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This book may be taken as a plea for a return to a teleological moral philosophy. Mrs Roberts examines responsibility and freedom in terms of human interests and purposes and seeks to establish the autonomy of the personal decision. F. H. Bradley's criteria for moral responsibility serves as a starting point, but Mrs Roberts finds these theoretical and remote. She builds up an account of the social context in which we learn to use words like 'responsibility', 'freedom' and 'action'. Ambiguities in the use of 'action' and 'perception' are dealt with at length.
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- Date Published: January 2012
- format: Paperback
- isbn: 9780521166386
- length: 328 pages
- dimensions: 216 x 140 x 19 mm
- weight: 0.42kg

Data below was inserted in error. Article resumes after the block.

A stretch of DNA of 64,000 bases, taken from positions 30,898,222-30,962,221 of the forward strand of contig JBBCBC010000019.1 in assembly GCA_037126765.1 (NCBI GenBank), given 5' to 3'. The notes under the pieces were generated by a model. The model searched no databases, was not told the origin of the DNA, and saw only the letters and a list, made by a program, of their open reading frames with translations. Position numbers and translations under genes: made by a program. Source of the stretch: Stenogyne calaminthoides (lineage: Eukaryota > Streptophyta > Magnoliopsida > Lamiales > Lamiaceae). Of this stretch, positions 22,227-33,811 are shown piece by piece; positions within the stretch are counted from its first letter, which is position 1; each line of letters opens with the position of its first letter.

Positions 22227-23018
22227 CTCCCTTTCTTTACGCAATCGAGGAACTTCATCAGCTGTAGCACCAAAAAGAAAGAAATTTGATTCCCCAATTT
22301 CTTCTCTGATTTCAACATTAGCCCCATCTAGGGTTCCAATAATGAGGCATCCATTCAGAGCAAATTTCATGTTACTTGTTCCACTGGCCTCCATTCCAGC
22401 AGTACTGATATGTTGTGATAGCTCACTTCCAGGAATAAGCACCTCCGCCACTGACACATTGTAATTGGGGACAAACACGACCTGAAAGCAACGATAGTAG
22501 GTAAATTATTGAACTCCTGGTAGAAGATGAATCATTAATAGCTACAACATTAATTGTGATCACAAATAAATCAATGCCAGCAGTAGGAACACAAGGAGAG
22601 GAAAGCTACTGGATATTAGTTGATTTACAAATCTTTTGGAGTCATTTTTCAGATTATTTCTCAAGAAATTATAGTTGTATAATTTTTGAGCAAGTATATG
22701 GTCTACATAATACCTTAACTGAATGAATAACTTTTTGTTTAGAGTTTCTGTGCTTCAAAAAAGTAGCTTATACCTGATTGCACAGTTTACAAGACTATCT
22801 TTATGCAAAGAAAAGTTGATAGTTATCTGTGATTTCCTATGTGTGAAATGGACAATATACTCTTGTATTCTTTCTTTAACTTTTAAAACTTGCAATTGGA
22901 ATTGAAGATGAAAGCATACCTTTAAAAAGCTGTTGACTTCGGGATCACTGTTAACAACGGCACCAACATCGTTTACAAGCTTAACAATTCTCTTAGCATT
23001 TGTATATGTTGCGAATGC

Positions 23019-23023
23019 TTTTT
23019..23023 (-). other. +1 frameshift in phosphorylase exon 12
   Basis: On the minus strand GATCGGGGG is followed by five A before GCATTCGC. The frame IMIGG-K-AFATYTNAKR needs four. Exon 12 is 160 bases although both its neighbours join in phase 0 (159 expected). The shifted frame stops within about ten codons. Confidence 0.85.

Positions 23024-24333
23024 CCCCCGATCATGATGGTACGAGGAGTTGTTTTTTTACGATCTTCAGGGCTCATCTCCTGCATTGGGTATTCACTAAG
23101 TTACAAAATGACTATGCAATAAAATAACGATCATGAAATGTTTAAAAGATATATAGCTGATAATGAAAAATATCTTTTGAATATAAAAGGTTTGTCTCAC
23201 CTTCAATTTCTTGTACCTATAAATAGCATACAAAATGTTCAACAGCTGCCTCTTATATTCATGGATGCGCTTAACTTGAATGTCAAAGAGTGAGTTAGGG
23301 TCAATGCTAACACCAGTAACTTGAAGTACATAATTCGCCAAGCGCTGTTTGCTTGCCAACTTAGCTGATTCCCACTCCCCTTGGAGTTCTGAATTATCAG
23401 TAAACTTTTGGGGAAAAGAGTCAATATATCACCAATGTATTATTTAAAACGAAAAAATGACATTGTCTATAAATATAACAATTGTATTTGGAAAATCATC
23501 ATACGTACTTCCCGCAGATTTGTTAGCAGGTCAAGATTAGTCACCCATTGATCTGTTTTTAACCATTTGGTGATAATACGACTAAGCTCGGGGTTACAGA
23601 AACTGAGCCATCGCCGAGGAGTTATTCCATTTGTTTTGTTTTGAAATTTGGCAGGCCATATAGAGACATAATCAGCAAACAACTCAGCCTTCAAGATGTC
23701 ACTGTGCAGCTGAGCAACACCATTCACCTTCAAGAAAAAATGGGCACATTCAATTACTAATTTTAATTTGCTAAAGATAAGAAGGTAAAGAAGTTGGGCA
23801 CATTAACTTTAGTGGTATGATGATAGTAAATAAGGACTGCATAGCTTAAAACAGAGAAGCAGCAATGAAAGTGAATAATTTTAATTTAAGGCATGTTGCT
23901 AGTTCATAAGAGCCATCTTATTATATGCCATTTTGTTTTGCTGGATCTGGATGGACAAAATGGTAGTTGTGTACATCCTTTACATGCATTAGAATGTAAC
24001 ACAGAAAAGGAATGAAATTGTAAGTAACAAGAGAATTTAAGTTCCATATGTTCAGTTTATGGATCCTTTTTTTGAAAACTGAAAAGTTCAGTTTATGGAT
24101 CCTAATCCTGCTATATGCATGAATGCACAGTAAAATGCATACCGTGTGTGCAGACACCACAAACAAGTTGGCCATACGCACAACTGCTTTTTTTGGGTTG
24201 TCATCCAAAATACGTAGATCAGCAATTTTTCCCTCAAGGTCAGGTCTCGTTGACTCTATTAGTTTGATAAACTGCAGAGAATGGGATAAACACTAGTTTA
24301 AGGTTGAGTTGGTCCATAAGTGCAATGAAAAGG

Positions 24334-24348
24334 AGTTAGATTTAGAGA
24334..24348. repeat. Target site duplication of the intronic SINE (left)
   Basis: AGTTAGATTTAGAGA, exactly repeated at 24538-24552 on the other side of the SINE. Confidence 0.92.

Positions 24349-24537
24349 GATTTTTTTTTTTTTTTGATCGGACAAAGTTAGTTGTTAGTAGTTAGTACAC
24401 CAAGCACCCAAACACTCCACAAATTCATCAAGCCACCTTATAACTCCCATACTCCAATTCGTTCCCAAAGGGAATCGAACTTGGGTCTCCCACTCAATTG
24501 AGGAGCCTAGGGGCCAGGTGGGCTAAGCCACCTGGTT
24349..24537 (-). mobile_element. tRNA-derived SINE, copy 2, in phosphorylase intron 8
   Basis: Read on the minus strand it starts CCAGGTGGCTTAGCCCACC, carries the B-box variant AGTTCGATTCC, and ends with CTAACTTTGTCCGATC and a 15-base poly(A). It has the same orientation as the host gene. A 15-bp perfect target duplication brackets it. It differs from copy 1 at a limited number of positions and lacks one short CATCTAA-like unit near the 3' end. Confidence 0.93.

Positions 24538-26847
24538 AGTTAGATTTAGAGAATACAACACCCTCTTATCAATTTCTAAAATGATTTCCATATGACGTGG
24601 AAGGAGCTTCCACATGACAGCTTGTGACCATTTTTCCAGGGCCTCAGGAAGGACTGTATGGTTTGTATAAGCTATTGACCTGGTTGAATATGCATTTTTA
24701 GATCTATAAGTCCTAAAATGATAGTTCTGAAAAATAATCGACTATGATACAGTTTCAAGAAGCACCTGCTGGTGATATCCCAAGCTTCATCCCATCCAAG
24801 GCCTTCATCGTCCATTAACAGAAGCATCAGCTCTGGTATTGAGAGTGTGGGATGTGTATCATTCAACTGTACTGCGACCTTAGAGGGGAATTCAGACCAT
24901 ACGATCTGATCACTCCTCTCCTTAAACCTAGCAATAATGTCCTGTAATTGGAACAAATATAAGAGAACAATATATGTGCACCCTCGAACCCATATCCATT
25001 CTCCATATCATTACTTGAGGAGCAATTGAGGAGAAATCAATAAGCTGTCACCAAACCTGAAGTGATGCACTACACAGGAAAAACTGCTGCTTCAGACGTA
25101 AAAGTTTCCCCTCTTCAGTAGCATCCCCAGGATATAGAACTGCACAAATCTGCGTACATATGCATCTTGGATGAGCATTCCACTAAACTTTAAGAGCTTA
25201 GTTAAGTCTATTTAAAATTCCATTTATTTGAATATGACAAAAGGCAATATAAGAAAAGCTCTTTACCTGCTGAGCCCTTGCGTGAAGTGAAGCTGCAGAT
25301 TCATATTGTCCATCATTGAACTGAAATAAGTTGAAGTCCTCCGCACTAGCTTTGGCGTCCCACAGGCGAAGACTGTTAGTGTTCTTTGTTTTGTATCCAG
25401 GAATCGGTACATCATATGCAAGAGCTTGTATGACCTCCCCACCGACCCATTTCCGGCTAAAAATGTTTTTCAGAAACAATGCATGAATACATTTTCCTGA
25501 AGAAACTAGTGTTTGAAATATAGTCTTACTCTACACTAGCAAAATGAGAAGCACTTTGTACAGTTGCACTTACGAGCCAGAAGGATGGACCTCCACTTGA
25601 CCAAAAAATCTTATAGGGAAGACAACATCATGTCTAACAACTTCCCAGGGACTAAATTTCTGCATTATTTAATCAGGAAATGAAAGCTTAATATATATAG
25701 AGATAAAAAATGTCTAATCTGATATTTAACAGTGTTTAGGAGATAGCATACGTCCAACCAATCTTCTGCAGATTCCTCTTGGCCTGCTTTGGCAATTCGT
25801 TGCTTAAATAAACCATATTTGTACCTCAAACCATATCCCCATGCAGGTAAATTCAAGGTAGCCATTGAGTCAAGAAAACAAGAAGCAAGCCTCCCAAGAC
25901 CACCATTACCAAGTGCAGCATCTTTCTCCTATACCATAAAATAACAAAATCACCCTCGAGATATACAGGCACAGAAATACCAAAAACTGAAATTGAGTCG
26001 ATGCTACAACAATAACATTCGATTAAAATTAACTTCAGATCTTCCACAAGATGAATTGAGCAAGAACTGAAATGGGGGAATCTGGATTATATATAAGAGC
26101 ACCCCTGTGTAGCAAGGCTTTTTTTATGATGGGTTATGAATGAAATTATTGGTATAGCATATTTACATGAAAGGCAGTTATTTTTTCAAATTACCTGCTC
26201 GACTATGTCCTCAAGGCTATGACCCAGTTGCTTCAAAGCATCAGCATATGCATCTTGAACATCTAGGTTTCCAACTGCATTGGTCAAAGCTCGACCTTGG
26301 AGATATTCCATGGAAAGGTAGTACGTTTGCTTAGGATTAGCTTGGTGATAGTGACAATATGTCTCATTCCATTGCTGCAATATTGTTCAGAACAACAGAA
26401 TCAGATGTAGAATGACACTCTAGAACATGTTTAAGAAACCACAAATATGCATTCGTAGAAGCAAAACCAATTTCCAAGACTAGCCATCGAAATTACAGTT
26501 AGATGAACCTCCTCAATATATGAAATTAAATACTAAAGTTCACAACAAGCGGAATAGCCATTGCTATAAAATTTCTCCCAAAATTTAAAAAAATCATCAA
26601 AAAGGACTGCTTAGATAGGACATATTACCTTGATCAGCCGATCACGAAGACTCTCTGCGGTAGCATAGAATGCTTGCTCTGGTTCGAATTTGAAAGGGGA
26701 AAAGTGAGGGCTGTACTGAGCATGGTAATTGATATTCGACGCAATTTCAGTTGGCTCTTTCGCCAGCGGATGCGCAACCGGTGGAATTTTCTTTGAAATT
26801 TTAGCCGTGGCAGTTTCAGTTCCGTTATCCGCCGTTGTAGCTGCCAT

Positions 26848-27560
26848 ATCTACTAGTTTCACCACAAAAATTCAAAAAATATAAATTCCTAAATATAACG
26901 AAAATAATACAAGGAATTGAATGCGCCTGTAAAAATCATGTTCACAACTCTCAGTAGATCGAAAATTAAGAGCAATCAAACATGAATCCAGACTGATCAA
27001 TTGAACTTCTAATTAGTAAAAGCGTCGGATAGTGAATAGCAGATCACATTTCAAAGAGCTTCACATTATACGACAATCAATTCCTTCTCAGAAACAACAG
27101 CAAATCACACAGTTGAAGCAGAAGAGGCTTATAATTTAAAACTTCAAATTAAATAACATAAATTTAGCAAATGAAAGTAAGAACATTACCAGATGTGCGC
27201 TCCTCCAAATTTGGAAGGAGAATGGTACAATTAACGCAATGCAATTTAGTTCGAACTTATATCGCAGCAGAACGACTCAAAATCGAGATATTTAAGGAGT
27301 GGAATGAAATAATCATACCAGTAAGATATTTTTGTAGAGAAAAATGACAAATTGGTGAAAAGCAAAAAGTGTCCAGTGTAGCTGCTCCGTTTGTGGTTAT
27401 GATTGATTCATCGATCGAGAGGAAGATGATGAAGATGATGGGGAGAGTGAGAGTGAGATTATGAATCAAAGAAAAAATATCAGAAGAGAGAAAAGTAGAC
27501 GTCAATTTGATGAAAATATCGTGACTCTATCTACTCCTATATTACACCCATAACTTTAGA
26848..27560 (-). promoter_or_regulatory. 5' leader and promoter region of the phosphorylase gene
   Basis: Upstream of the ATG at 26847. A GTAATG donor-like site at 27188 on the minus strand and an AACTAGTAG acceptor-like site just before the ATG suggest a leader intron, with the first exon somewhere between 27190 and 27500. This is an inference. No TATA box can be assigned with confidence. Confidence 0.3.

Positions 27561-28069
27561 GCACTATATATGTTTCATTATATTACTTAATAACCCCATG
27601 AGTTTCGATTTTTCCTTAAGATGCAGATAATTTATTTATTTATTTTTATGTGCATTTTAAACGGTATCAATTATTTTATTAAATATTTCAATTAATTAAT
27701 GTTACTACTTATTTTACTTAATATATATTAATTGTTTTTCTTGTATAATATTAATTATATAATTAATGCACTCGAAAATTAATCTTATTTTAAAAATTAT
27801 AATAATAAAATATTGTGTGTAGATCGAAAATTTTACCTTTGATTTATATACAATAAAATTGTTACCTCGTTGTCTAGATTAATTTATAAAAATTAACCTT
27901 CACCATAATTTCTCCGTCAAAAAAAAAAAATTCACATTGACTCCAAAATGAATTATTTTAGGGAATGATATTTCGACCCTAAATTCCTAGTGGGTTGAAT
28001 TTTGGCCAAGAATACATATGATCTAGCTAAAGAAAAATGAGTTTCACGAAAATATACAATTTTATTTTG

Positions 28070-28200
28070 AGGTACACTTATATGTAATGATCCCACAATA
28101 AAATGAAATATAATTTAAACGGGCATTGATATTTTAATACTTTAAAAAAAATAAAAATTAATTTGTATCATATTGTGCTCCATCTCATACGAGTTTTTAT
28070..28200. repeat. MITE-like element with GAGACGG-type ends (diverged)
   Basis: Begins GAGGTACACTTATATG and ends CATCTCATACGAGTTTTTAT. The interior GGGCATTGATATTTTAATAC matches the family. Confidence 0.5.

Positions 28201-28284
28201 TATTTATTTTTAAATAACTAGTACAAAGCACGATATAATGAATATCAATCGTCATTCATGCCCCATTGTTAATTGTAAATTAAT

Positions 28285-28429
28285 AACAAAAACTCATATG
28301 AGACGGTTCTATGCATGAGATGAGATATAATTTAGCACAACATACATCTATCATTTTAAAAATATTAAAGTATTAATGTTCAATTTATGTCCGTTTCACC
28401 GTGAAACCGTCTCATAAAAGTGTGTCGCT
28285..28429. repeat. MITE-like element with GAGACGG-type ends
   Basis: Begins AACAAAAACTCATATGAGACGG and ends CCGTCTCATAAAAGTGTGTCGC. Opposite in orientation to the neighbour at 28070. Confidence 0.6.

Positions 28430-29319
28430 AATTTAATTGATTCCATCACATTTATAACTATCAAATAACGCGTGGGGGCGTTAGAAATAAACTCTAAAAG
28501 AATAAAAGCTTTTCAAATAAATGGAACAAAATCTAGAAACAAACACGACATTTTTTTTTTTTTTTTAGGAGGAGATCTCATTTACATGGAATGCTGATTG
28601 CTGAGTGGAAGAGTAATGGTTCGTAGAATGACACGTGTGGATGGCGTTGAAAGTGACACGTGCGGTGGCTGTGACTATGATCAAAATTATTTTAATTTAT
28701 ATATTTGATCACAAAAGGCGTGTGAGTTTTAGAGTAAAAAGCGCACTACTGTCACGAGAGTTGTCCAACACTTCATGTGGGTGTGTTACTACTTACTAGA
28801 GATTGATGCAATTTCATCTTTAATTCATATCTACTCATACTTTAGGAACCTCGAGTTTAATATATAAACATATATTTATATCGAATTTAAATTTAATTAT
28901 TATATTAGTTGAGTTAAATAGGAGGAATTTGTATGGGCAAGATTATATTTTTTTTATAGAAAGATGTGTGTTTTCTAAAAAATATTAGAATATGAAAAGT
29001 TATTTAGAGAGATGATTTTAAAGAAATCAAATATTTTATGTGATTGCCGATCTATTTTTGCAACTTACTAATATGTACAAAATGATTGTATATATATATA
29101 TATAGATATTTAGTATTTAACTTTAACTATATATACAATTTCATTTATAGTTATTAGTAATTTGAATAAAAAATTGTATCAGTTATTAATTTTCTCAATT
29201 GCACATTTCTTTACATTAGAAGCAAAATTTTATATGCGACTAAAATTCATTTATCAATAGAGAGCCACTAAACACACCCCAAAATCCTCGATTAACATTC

- availability: Available
Table of Contents
2. A search for evidence
Appendix to chapter 2
3. The kind of evidence: words, objects and facts
4. Dealing with evidence: language and logic
Appendix to chapter 4
5. The status of concepts
6. Bradley's account of moral responsibility
7. Social relations
8. The ambiguity in 'action'
Appendix to chapter 8
9. The logic of 'situation'
10. The application of 'responsibility'
11. Acting freely: reason and morality
Appendix to chapter 11
12. The agent: the concept of a person
13. In conclusion: the grounds of responsibility
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